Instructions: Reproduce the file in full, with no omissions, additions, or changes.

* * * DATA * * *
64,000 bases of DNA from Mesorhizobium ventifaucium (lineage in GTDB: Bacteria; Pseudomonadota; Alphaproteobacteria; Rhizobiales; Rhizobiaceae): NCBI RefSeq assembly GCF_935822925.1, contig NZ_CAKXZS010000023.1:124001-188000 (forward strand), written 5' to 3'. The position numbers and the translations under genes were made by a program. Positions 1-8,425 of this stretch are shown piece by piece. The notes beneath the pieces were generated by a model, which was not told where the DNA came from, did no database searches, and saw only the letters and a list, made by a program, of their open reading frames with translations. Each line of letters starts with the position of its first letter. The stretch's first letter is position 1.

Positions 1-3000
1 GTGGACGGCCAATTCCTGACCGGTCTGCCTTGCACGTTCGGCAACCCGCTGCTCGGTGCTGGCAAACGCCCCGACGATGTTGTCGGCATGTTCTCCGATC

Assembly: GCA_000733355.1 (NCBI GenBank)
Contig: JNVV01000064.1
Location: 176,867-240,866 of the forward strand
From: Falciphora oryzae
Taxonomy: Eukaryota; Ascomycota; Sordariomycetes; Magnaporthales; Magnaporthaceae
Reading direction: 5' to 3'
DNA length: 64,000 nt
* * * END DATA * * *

64,000 bases of DNA from Mesorhizobium ventifaucium (lineage in GTDB: Bacteria; Pseudomonadota; Alphaproteobacteria; Rhizobiales; Rhizobiaceae): NCBI RefSeq assembly GCF_935822925.1, contig NZ_CAKXZS010000023.1:124001-188000 (forward strand), written 5' to 3'. The position numbers and the translations under genes were made by a program. Positions 1-8,425 of this stretch are shown piece by piece. The notes beneath the pieces were generated by a model, which was not told where the DNA came from, did no database searches, and saw only the letters and a list, made by a program, of their open reading frames with translations. Each line of letters starts with the position of its first letter. The stretch's first letter is position 1.

Positions 1-3000
1 GTGGACGGCCAATTCCTGACCGGTCTGCCTTGCACGTTCGGCAACCCGCTGCTCGGTGCTGGCAAACGCCCCGACGATGTTGTCGGCATGTTCTCCGATC

Assembly: GCA_000733355.1 (NCBI GenBank)
Contig: JNVV01000064.1
Location: 176,867-240,866 of the forward strand
From: Falciphora oryzae
Taxonomy: Eukaryota; Ascomycota; Sordariomycetes; Magnaporthales; Magnaporthaceae
Reading direction: 5' to 3'
DNA length: 64,000 nt